Psychomania has only recently been issued on DVD (and Blu-ray) in the UK. I had obtained an American import some years ago, which itself had long been out of print. As always the BFI have made an impressive effort to bring this masterpiece to your living room in all its glory. Beautifully remastered, loads of extras with a well-researched booklet.

So to go the extra mile, heres some photographs from my recent pilgrimage to the film locations around the Walton on Thames area.

Many have long since been redeveloped as it was always a dream of mine to go shopping in the featured supermarket whist pushing a pram. Sadly no longer possible, life sucks!”

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From the film
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The bridge today
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The field as it appears in the film (above and below)

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The field today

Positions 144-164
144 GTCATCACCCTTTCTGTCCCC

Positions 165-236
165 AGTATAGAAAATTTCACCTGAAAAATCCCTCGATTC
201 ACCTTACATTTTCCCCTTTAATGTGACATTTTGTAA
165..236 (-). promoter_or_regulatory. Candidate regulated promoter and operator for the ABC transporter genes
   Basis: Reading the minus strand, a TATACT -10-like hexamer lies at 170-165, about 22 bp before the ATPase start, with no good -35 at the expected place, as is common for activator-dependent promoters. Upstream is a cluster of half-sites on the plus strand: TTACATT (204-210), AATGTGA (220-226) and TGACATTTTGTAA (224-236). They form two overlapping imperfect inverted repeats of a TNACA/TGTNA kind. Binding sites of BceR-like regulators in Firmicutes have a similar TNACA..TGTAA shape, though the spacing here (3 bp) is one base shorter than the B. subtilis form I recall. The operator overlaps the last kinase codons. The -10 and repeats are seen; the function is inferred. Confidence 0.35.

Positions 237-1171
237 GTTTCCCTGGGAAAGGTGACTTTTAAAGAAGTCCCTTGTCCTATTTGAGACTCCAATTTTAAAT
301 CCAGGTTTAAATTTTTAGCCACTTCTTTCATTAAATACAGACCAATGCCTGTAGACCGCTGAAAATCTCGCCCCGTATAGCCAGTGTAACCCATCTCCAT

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The high rise
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The same building today
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The riverbank
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The riverbank today with a cameo by the author
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Roadside then
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Roadside now

Psychomania has now been given the loving treatment it deserves and is released on Blu ray by the BFI. According to sources the transfer is beautiful. Buy it here for a classic slice of British biker death wish greatness.